7 March 2016

sense of place (part i)

One of the features I'm working on right now, is map building. There is a lot to be done here. I need locations, starting with a small frontier settlement. I need the different biotopes to stay more distinct, as well as blending more seamlessly together. I need a map that makes sense, which can be used to tell a story.

So to clear my mind, perhaps, throw out some ideas, I'm going to write a bit about map generation in LoSt. I'll be covering some of the game's principal design decisions as I go along. In this series started in the midst of the 2016 7drl frenzy, let's hope for a modest first article, just to lay out some basics and get the ball rolling.

Kitting up

The data is stored in homebrew module files of what I call kits. Each defined kit can spit out an instance of a certain class (eg. a critter or a place template). An important feature of kits is that they can look up and invoke other kits semi-randomly.

On the implementation part of things, most classes share certain functions and features, by inheriting a basic class that I call FlagThing. I suck at OOP, so bear with me. FlagThings are used to keep track of everything, store things like variables (a house may store a $dweller1 and $dweller2, its inhabitants, who in turn know that house as their $home). "Everything" is a FlagThing, from place templates to skills to critters, and even kits in themselves. They make up a kind of network of parents and children, emanating from a "world" FlagThing at the root of it all.

What's in a place?

Regarding the grid, suffice to say that it's hexagonal, and that, in addition to single coordinates, I keep track of "superhexes" (clusters of ~16 hexes; and then of course you get your hyperhexes and ultrahexes).

Speaking to world generation more specifically, the world consists of layers of places: The map as a whole is treated as a single place, containing several smaller places, called landscapes. Each landscape is a continuous field of hexes which share one climate and one name. They in turn contain smaller places: a house, a cluster of plants, a circle of totem stones, an animal or human encounter … Some of these places even contain within themselves subplaces or encounters (a wandering desert animal, a family seated to dinner in a house). Basically anything that spawns a being on the map when it is generated, is understood to be a place.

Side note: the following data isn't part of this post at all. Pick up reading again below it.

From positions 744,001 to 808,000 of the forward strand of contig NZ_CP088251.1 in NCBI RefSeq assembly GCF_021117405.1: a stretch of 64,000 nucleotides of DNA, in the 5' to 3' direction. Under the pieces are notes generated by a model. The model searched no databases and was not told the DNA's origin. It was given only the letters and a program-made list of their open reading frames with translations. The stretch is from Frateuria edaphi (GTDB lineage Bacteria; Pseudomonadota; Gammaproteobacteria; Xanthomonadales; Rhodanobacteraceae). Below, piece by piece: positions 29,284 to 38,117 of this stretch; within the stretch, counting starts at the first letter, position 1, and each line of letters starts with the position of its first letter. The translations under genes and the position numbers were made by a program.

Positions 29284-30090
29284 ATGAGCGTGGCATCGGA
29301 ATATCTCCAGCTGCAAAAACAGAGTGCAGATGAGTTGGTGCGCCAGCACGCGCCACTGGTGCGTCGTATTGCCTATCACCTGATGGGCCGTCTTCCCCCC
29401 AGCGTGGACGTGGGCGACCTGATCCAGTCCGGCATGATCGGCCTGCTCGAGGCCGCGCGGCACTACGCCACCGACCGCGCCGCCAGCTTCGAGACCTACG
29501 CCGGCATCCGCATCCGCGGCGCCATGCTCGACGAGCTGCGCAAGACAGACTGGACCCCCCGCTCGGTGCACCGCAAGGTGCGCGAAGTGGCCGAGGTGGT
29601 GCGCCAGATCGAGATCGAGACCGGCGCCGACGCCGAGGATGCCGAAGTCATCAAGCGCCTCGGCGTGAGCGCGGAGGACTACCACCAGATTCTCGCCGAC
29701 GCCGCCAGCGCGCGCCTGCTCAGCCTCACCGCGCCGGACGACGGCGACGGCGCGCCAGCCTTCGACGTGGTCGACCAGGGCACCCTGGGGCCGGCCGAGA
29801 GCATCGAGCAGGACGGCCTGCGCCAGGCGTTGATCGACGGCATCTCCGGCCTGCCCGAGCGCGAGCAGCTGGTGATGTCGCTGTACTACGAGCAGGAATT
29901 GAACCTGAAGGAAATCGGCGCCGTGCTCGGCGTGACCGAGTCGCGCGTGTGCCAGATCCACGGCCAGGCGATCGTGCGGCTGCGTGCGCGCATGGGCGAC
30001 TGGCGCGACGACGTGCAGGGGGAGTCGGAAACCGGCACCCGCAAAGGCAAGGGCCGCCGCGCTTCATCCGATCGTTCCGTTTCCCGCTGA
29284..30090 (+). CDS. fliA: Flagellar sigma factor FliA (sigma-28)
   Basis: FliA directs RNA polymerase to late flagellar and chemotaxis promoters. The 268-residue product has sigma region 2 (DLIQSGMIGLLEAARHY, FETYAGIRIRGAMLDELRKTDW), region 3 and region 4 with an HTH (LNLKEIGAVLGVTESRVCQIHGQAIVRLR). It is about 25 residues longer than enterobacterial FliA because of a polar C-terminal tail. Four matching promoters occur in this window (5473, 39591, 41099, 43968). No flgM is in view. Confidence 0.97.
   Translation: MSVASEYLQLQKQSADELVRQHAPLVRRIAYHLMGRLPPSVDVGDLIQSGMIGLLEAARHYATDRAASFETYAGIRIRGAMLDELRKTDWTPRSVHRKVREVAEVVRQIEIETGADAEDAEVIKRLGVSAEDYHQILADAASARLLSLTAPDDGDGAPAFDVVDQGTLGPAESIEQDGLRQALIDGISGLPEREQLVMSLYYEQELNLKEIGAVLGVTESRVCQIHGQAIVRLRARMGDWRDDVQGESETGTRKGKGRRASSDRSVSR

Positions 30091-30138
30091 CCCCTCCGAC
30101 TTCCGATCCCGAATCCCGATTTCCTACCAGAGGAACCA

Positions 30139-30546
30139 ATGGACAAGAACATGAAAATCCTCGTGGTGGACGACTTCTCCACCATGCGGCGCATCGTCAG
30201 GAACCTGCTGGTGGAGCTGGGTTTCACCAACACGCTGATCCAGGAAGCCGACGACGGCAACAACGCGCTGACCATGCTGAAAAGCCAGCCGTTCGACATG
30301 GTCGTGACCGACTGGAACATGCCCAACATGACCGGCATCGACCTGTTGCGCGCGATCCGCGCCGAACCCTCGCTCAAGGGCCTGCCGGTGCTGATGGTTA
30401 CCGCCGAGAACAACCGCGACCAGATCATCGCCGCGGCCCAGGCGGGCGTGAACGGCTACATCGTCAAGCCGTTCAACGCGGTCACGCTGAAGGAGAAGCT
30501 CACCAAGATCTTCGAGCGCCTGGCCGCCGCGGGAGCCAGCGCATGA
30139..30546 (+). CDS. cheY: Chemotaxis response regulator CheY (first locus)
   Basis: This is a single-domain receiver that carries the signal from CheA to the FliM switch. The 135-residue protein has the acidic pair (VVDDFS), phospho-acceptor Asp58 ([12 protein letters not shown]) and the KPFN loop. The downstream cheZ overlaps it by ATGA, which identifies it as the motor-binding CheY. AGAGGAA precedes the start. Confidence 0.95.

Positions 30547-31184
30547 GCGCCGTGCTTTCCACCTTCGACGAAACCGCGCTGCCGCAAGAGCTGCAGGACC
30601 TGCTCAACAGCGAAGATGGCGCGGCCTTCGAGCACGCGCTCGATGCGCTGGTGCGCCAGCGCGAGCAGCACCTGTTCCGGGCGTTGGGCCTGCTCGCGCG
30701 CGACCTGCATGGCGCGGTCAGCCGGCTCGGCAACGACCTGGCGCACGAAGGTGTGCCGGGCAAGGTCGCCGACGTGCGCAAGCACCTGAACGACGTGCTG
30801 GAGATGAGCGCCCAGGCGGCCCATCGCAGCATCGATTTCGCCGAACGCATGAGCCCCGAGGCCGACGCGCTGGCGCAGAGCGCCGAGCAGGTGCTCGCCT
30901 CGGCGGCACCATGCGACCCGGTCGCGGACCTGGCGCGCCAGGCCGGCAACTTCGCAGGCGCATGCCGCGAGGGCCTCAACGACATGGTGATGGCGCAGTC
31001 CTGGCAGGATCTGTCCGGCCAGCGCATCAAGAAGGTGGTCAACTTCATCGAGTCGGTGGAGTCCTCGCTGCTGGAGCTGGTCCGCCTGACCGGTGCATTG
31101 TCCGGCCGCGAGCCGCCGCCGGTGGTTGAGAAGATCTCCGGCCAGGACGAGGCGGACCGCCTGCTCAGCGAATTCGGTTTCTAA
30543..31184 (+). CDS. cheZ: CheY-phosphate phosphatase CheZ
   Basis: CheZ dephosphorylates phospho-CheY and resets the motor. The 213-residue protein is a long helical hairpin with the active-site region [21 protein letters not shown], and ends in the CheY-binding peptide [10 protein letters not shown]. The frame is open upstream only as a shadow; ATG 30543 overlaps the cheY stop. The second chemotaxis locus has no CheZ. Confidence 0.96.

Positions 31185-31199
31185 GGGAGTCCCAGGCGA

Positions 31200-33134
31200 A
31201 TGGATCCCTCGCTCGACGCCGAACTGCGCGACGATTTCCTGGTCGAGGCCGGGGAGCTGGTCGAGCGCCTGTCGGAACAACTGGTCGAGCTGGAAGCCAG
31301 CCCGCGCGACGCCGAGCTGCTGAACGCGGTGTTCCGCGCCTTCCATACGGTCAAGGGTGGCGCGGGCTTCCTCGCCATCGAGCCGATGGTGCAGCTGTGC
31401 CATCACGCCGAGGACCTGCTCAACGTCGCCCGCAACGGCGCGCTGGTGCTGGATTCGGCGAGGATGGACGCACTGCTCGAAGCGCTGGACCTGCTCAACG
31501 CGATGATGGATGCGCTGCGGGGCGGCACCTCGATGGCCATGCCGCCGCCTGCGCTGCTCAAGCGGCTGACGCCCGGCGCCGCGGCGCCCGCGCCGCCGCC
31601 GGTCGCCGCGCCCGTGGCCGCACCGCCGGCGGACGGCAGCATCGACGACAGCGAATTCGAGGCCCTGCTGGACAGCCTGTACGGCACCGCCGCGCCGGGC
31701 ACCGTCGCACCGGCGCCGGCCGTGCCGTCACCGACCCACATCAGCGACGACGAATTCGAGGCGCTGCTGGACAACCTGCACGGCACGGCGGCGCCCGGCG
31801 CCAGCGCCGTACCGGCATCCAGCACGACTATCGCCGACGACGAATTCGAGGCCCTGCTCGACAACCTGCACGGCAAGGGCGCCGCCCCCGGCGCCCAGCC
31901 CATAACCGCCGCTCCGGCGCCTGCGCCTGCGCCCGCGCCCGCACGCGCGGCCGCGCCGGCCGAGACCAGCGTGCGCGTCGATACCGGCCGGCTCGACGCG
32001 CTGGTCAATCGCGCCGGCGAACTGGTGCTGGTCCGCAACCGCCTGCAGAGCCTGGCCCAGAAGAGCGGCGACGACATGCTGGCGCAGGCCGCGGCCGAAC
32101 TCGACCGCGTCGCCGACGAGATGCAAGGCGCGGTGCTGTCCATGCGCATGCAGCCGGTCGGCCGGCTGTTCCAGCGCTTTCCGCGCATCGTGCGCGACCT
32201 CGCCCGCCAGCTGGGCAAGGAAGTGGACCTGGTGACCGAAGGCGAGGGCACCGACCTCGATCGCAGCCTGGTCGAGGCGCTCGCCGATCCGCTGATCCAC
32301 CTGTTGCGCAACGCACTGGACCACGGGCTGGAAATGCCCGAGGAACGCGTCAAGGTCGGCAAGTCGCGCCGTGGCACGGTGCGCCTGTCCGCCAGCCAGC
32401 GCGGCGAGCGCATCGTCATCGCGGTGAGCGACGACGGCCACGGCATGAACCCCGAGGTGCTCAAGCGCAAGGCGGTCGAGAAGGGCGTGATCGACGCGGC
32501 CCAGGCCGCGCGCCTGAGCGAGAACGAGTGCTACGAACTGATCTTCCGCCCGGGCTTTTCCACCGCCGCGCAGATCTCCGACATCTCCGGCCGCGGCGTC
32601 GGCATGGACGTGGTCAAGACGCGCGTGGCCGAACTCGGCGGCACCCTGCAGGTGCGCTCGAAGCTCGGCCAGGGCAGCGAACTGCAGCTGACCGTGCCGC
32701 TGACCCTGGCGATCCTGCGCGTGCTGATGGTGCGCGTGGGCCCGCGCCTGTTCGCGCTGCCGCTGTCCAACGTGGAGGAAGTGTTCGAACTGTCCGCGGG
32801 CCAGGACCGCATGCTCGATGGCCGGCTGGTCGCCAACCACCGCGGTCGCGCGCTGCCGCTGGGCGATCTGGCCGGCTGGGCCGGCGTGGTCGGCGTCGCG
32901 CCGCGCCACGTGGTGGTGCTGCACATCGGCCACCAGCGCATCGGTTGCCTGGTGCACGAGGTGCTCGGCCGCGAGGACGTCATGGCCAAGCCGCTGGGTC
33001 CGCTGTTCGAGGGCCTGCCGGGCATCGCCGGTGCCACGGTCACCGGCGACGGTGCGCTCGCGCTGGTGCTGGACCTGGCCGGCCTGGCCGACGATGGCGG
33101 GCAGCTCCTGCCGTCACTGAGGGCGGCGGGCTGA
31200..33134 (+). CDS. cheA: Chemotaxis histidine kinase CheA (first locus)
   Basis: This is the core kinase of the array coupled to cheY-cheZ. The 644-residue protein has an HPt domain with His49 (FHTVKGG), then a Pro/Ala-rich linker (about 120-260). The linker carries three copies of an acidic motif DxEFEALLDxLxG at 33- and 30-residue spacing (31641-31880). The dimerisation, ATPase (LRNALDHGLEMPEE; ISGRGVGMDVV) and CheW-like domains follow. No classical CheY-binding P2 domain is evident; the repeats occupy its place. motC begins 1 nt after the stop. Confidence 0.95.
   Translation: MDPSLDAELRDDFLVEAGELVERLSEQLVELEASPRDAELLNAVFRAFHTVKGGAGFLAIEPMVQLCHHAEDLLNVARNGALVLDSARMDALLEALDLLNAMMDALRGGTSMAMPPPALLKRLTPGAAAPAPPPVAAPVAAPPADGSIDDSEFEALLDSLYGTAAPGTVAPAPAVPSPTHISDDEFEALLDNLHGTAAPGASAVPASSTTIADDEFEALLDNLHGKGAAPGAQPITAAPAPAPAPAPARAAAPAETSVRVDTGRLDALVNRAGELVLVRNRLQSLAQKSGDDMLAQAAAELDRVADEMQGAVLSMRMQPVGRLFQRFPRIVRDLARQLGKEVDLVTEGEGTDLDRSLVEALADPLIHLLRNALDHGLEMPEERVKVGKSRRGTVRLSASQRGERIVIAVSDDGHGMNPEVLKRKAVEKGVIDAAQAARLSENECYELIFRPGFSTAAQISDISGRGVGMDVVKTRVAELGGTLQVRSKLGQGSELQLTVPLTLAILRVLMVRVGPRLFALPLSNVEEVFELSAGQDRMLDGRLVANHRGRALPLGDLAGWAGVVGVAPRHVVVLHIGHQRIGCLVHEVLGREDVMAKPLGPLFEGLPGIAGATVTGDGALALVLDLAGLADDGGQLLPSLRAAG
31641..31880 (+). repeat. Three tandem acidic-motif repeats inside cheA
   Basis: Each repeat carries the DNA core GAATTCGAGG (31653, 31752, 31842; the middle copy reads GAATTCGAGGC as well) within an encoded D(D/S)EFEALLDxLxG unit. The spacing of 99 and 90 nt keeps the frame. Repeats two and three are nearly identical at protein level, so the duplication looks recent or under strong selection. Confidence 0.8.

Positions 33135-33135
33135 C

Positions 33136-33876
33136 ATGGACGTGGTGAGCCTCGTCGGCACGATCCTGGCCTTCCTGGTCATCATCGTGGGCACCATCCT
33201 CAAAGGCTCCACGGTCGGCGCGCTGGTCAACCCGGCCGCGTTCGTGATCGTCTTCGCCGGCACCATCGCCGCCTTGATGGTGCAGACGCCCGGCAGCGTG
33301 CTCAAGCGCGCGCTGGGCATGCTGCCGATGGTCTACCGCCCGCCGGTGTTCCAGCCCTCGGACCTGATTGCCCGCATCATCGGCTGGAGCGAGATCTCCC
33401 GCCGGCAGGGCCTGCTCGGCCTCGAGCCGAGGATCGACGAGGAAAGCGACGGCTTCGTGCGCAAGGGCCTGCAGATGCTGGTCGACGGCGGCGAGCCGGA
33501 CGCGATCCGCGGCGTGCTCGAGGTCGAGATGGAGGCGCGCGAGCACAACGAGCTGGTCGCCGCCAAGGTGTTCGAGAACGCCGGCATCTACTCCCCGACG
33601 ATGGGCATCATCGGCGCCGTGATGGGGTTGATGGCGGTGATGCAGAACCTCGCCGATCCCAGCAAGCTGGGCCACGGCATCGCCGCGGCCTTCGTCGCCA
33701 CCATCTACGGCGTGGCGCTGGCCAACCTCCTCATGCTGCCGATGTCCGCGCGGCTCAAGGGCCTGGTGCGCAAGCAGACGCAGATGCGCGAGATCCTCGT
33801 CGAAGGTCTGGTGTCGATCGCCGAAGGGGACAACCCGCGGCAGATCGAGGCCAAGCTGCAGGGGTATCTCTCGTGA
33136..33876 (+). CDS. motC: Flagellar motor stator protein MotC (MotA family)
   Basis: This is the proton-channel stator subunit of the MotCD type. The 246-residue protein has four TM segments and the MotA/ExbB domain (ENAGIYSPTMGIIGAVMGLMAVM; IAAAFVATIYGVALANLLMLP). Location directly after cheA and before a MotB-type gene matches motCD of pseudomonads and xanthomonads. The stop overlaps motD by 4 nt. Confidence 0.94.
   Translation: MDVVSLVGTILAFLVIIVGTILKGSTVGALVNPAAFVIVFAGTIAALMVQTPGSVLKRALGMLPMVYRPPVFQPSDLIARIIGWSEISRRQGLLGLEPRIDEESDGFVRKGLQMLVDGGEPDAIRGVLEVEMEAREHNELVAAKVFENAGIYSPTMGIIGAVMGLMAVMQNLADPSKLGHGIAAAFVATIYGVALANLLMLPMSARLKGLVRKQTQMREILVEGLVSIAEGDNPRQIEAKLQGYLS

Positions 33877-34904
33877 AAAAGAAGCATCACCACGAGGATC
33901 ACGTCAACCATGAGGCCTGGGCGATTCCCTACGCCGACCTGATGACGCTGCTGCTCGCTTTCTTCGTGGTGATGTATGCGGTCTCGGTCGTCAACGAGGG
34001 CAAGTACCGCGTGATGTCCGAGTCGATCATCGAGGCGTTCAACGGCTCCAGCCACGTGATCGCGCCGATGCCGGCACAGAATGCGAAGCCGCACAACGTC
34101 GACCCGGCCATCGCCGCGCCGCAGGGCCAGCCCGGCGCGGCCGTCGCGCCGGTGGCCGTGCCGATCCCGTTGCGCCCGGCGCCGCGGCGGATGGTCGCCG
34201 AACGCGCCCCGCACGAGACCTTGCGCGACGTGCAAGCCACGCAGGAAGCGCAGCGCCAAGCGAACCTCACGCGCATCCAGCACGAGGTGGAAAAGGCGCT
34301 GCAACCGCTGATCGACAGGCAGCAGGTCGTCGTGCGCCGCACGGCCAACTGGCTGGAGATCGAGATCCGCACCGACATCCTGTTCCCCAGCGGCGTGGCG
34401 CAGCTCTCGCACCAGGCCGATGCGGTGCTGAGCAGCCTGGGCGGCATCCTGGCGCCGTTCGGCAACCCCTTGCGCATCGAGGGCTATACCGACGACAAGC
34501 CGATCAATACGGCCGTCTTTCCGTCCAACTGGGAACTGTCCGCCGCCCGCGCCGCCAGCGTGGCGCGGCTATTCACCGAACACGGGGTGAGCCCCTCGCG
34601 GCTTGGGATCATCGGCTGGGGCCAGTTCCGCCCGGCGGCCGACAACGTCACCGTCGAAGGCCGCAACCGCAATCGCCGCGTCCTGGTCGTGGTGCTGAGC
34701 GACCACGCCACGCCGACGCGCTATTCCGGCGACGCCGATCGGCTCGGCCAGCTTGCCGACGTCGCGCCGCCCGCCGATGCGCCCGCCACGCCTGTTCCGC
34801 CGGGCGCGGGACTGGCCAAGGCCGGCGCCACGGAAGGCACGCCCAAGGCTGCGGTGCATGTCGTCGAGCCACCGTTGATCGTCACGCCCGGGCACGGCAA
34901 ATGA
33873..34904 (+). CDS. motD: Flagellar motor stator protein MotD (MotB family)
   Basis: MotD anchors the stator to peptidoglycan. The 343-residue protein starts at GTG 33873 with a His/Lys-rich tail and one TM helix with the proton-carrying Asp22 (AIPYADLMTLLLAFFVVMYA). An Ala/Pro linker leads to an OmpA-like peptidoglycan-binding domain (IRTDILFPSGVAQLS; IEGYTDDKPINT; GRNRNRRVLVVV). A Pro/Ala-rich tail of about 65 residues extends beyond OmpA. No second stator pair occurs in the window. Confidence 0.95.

When a new place is generated, the first thing it does is to find and occupy some open space within the confines of its mother place. While some places use blueprints, most places are circular at the moment. Upon generation, they can fill parts of their interior to percentage values, like a basic house or a lake, put instances of inhabitants and subplaces, and do other interesting stuff.

   place bungalow template
shape "circle"
size (4,6)
get $wall ['dirt wall']
get $gate ['closed door']
room_fill {'wood tile':100}
edge_fill {'$wall':100}
edge_put {'window'(0,2)}
edge_put {'$gate':(1,1)}

   place salt pond
shape "circle"
size (2,5)
edge_fill {'water tile':50}
core_fill {'water tile':99}
brim_fill {'water tile':75}

   place hermit house
inherit "bungalow template"
get $hermit (['cri'],['persons'])
get $thing (['prop'],['loot','tools'])
core_put {'$hermit':(1,1)}
core_put {'$thing':(0,2)}

The routines for place generation are sound enough. Next steps include establishing more meaningful relations between places. That's a topic I hope to cover in my next post.

As always,

Some experiments are
just pure failures

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